The findings are reported online today in the scientific journal Nature Physics.
The Kondo effect, one of the few examples in physics where many particles collectively behave as one object (a single quantum-mechanical body), has intrigued scientists around the world for decades.
When a single magnetic atom is located inside a metal, the free electrons of the metal ‘screen’ the atom. That way, a cloud of many electrons around the atom becomes magnetized. Sometimes, if the metal is cooled down to very low temperatures, the atomic spin enters a so-called ‘quantum superposition’ state. In this state its north-pole points in two opposite directions at the same time. As a result, the entire electron cloud around the spin will also be simultaneously magnetized in two directions.
Now, using a technique that was developed by the same team in 2007, the researchers have shown that it is possible to predict when the Kondo effect will occur – and to understand why. The key turns out to be in the geometry of a magnetic atom’s immediate surroundings. By carefully studying how this geometry influences the magnetic moment (or “spin”) of the atom, the emergence of the Kondo effect can now be predicted and understood.
Dr. Cyrus Hirjibehedin, a member of the IBM team who is now a Lecturer at UCL (University College London) and a part of the academic staff of the LCN, said: “This result represents a major advance in our understanding of this fundamental physical phenomenon and could have important consequences for future nanoscale magnetic devices.”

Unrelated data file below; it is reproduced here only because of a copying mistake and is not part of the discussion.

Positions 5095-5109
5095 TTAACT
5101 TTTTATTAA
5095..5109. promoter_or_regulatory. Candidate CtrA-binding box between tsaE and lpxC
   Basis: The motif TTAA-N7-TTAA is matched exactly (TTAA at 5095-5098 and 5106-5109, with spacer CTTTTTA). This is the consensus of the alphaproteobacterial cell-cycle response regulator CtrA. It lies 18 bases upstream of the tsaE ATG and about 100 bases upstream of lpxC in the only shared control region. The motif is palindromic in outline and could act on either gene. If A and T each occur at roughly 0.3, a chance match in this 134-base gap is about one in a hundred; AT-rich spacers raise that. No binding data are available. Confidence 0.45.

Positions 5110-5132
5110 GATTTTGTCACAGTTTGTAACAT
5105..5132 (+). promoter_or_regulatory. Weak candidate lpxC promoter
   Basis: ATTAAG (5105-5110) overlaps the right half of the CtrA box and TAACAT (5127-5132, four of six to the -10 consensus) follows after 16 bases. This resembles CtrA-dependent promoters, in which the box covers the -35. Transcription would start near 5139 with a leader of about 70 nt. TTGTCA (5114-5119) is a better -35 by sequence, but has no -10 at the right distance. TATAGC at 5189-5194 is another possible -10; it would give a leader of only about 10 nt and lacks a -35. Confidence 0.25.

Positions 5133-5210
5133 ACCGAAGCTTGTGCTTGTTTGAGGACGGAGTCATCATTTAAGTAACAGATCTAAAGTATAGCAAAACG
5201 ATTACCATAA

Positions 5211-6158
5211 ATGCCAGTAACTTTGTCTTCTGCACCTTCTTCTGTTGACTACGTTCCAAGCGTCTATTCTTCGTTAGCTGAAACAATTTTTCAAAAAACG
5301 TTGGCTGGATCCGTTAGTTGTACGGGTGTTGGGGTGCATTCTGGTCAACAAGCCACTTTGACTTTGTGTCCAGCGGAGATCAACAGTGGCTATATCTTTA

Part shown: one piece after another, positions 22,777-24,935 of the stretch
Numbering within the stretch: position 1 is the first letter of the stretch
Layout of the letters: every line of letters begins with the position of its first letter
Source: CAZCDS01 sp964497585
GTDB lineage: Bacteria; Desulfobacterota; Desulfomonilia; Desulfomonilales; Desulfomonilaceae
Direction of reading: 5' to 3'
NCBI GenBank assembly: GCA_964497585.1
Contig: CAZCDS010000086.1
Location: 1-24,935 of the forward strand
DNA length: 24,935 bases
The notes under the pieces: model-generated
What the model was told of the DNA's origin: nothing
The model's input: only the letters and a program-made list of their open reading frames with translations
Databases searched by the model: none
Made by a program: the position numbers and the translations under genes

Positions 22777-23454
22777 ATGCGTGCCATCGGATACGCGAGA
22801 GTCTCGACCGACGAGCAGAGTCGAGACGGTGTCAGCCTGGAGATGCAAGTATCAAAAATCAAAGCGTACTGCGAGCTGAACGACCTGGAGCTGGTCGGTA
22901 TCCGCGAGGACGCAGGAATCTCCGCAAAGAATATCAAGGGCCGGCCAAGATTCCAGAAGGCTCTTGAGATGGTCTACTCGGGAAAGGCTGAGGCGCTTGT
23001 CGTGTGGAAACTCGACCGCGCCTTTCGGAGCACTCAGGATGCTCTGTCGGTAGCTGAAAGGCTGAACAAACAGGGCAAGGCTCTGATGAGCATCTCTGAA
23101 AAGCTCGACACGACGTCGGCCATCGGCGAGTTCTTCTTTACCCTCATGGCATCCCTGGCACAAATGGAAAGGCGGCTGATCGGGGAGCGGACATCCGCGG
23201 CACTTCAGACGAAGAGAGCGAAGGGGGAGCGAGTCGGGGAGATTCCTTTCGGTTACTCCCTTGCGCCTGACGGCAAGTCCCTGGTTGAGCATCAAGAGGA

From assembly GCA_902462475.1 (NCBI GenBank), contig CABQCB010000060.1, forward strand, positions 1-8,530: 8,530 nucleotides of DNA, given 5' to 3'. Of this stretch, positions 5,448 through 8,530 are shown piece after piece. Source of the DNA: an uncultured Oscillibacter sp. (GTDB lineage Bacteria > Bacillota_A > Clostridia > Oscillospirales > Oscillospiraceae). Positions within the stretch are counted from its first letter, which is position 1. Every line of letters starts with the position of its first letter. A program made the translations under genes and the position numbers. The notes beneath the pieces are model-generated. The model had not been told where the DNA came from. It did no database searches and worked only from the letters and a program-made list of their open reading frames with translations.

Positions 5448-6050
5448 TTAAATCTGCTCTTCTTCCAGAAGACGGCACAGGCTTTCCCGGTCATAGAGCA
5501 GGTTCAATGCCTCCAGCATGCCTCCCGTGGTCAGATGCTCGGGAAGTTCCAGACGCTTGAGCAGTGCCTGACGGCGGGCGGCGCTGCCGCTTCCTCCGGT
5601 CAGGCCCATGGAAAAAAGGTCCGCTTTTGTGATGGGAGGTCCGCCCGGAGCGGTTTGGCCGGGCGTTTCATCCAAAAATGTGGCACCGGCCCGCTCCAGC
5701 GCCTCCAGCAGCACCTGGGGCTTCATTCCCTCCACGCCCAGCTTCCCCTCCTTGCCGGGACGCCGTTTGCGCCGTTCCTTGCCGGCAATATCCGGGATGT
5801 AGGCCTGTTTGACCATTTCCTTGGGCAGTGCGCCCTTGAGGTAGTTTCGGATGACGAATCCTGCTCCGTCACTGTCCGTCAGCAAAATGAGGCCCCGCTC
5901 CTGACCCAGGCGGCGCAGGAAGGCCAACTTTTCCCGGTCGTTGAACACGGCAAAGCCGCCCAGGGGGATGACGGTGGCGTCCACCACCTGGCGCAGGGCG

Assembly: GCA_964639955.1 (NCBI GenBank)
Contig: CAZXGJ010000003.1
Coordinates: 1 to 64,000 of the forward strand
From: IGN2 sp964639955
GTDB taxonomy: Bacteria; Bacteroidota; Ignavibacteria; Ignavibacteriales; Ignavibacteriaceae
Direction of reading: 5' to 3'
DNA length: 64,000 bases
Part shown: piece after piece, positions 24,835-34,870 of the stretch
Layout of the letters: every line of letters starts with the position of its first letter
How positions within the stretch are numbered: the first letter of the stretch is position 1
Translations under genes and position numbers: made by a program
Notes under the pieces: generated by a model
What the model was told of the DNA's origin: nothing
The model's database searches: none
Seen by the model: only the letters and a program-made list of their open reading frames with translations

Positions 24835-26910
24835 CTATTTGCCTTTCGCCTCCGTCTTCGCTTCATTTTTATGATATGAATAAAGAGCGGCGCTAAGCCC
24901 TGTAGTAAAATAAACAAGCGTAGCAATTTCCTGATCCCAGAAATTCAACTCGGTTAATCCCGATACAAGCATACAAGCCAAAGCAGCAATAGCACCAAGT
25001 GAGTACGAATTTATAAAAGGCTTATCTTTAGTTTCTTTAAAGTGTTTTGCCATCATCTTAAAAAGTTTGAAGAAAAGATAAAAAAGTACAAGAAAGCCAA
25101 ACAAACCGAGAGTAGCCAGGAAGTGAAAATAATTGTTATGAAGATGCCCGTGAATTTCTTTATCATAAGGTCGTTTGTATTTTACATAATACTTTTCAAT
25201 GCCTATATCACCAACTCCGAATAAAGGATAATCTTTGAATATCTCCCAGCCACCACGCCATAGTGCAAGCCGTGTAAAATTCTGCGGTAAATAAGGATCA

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A newly developed laser technology has enabled physicists in the Laboratory for Attosecond Physics (jointly run by LMU Munich and the Max Planck Institute of Quantum Optics) to generate attosecond bursts of high-energy photons of unprecedented intensity. This has made it possible to observe the interaction of multiple photons in a single such pulse with electrons in the inner orbital shell of an atom.
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For the first time, a team of researchers at the Max-Planck Institute (MPI) for Polymer Research in Mainz, Germany, has succeeded in making an integrated circuit (IC) from just a monolayer of a semiconducting polymer via a bottom-up, self-assembly approach.
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